Spring Bean Definition Inheritance Example

Spring Bean definition inheritance-. A bean definition potentially contains a large amount of configuration information, including container specific information and constructor arguments and property values. A child bean definition inherits configuration data from a parent definition. The child definition can override some values, or add others, as needed. Using parent and child bean definitions can save a lot of typing. Effectively, this is a form of templating.
Spring Bean Definition Inheritance

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If you work with an ApplicationContext interface programmatically, child bean definitions are represented by the ChildBeanDefinition class. Most users do not work with them on this level, instead configuring bean definitions declaratively in something like the ClassPathXmlApplicationContext

When you use XML-based configuration metadata, you indicate a child bean definition by using the parent attribute, specifying the parent bean as the value of this attribute.

Spring Bean definition inheritance has nothing to do with Java class inheritance but inheritance concept is same. You can define a parent bean definition as a template and other child beans can inherit required configuration from the parent bean.

Now the following example illustrate the bean definition inheritance with triangle classes and its parents classes.

Triangle.java

package com.dineshonjava.sdnext.beanDefInherit.tutorial;

public class Triangle
{
 private Point pointA;
 private Point pointB;
 private Point pointC;
 /**
  * @param pointA the pointA to set
  */
 public void setPointA(Point pointA) {
  this.pointA = pointA;
 }

 /**
  * @param pointB the pointB to set
  */
 public void setPointB(Point pointB) {
  this.pointB = pointB;
 }

 /**
  * @param pointC the pointC to set
  */
 public void setPointC(Point pointC) {
  this.pointC = pointC;
 }

 public void draw()
 {
System.out.println("PointA is ("+pointA.getX()+", "+pointA.getY()+")");
System.out.println("PointB is ("+pointB.getX()+", "+pointB.getY()+")");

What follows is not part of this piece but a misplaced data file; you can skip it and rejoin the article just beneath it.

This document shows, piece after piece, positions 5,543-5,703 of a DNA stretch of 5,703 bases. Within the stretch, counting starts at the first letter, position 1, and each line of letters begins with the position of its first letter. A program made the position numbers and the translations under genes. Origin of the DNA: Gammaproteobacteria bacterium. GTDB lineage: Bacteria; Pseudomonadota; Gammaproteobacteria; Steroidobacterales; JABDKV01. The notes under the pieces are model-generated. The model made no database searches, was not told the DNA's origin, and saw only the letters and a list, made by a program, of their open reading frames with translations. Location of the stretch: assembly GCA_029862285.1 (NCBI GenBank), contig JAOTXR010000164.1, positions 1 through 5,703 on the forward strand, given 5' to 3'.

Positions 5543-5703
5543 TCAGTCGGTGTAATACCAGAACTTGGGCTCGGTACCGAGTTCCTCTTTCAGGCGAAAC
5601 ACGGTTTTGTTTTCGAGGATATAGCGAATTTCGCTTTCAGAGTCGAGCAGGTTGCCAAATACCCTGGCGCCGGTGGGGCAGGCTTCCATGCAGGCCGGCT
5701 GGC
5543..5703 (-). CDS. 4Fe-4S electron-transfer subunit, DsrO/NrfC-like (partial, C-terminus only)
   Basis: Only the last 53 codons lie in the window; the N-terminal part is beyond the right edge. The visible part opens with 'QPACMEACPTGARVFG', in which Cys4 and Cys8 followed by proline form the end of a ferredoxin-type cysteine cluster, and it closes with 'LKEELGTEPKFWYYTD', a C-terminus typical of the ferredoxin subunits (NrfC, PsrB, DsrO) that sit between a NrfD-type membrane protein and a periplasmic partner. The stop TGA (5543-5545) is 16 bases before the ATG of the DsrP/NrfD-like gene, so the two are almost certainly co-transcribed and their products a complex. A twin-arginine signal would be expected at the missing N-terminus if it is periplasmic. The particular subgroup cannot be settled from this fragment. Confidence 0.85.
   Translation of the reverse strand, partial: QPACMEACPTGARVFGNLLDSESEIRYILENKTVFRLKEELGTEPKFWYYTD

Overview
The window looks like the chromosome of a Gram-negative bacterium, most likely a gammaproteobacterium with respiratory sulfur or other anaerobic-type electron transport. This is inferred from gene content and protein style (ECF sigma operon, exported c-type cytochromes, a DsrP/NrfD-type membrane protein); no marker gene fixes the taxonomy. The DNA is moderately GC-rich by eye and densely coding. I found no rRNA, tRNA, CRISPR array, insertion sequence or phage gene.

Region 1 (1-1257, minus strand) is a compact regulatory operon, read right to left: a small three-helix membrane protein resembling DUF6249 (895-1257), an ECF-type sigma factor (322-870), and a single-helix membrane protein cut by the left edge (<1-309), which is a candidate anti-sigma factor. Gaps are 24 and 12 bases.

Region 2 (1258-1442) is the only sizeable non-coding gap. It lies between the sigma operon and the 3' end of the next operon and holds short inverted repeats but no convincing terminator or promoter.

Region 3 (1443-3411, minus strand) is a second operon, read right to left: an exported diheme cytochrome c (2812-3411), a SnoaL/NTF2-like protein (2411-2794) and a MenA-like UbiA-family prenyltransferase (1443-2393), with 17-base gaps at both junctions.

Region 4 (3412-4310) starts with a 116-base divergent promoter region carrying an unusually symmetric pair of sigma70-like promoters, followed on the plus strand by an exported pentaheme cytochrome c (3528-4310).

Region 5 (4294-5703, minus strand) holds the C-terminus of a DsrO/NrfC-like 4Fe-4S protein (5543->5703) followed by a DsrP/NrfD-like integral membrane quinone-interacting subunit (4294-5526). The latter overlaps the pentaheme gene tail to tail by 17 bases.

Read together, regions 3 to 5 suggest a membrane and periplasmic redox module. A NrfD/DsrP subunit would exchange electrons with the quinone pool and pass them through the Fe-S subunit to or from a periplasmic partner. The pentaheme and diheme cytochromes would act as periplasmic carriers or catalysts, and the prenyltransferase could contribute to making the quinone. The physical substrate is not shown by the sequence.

System.out.println("PointC is ("+pointC.getX()+", "+pointC.getY()+")");
 }
}

Point.java

package com.dineshonjava.sdnext.beanDefInherit.tutorial;

public class Point
{
 private int x;
 private int y;
 /**
  * @return the x
  */
 public int getX() {
  return x;
 }
 /**
  * @param x the x to set
  */
 public void setX(int x) {
  this.x = x;
 }
 /**
  * @return the y
  */
 public int getY() {
  return y;
 }
 /**
  * @param y the y to set
  */
 public void setY(int y) {
  this.y = y;
 }
}
Following is the configuration file spring.xml where we defined “parentTriangle” bean which has one property “pointA”. Next there are two beans “triangle1” bean and “triangle2” bean has been defined as a child of “parentTriangle” bean by using parent attribute. The child beans inherits “pointA” property as is, and overrides “pointA” property and introduces two more properties “pointB” and “pointC.

Spring.xml

<beans xmlns:aop="http://www.springframework.org/schema/aop" xmlns:p="http://www.springframework.org/schema/p" xmlns:security="http://www.springframework.org/schema/security" xmlns:tx="http://www.springframework.org/schema/tx" xmlns:xsi="http://www.w3.org/2001/XMLSchema-instance" xmlns="http://www.springframework.org/schema/beans" xsi:schemalocation="http://www.springframework.org/schema/beans">
  
<bean class="com.dineshonjava.sdnext.beanDefInherit.tutorial.Triangle" id="parentTriangle">
    <property name="pointA" ref="pointA"></property>
</bean>
<bean class="com.dineshonjava.sdnext.beanDefInherit.tutorial.Triangle" id="triangle1" parent="parentTriangle">